Toll stations to be installed on Thika highway

February 4, 2016 11:47 am
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The Kenya National Highways Authority, (KeNHA) Maintenance Manager Njuguna Gatitu, said the introduction of tolling services on the highway is aimed at improving maintenance and operation services/FILE
The Kenya National Highways Authority, (KeNHA) Maintenance Manager Njuguna Gatitu, said the introduction of tolling services on the highway is aimed at improving maintenance and operation services/FILE
NAIROBI, Kenya, Feb 4 – The government has procured the services of a transaction adviser through World Bank funding to carry out a feasibility study on Thika superhighway toll services.

The Kenya National Highways Authority, (KeNHA) Maintenance Manager Njuguna Gatitu, said the introduction of tolling services on the highway is aimed at improving maintenance and operation services.

Speaking in his office, Gatitu stated that the advisor is currently carrying out a feasibility study and the tolling service is to begin in the near future.

“This will reduce road accidents drastically along the highway which has in recent past been marred with motorists’ death due to unscrupulous driving,” he stated.

Gatitu said the tolling service would be carried out under the public private partnership (PPP) to improve the highway by building of footbridges and installing lighting to improve safety.

He further stated that KeNHA is in the process of sourcing funds to erect priority footbridges on the superhighway before the PPP commences.

Currently there are 18 footbridges on the highway.

The highway which is under a performance based maintenance contract.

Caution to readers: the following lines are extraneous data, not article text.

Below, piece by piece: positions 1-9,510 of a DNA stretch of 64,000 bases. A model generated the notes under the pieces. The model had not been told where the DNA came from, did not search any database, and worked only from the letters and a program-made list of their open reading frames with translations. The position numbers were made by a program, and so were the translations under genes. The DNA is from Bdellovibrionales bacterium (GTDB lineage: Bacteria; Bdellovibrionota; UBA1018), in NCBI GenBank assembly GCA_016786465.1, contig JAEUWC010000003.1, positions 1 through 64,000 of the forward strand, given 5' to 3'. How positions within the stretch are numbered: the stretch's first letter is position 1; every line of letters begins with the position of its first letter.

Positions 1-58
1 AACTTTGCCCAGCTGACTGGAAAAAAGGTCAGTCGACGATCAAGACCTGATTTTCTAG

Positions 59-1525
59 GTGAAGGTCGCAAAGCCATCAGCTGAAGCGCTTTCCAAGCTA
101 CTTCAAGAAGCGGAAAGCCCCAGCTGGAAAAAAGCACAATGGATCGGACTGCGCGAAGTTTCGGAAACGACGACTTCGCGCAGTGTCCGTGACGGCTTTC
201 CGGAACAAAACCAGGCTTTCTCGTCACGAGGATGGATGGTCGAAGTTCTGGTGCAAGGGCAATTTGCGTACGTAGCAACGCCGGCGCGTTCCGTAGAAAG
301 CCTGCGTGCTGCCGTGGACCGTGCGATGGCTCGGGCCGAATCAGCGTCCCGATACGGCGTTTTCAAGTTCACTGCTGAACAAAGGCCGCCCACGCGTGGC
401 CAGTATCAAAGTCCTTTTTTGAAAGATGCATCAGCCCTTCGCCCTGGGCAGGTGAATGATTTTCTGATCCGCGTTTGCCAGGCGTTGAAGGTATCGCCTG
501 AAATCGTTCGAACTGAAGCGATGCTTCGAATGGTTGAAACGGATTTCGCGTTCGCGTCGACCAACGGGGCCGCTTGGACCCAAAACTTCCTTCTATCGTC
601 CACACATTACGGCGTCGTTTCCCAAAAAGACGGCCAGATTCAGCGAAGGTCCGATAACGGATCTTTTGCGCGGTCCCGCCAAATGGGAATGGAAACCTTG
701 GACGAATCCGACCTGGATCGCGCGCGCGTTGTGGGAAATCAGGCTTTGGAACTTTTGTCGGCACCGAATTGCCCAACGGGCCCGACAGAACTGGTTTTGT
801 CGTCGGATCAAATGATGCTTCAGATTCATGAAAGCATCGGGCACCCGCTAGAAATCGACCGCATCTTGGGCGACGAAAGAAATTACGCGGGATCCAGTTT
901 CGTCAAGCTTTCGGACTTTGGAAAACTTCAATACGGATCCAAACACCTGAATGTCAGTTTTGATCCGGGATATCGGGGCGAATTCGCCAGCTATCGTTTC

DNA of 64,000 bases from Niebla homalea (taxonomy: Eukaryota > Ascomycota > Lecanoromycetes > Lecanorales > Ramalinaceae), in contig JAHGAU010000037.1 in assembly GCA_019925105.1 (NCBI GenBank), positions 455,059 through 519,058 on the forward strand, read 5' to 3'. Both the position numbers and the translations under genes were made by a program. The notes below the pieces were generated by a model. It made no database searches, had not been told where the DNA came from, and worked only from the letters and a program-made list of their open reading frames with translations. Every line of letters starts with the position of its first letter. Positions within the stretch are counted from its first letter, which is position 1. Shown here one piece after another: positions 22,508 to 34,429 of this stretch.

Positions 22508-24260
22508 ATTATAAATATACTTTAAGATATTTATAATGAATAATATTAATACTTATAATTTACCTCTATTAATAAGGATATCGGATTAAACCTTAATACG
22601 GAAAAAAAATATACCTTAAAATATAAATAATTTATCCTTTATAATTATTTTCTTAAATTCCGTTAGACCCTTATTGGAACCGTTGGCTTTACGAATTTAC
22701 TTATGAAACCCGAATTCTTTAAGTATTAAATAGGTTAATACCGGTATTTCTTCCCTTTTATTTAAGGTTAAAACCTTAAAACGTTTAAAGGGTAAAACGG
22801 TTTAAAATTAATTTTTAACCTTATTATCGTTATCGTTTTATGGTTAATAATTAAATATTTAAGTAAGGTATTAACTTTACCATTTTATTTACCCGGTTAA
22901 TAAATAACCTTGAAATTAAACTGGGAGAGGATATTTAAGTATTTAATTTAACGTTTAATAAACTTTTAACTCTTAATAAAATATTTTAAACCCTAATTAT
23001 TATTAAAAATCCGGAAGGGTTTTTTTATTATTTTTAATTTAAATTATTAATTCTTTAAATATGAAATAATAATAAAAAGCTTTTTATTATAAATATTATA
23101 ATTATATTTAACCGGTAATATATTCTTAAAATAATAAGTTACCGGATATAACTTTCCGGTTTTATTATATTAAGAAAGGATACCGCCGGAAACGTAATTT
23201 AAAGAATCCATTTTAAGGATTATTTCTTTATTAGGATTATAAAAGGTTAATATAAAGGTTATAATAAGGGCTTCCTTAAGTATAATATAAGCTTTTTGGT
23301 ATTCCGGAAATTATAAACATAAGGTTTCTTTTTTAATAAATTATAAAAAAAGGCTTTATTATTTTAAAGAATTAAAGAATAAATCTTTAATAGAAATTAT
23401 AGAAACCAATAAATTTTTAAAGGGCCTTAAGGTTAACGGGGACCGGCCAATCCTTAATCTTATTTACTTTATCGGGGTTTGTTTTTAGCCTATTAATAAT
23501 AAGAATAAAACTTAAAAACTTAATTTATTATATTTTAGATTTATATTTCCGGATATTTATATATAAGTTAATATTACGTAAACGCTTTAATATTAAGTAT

The PBC entails Routine Maintenance and Emergency Maintenance other services include User and Operation Services which are principally concerned with enhancing the comfort, convenience, and safety of the Road Users.

This has seen regular route patrols, ambulance, breakdown, and other emergency services used in safeguarding motorists using the superhighway.

The maintenance contract which will conclude at the end of this year has seen daily routine maintenance visible with a cleaning truck doing rounds, reinstatement of pedestrian rails and guardrails along the highway has also been visible.

Also noticeable along Murang’a Road is the installation of razor wire to deter pedestrians from crossing the road and instead urged to use the footbridge constructed at Ngara.

Illegal advertisements which have been rampant along the highway have since not seen the light of day with over 800 hundred unauthorized advertisements along the corridor having been removed.

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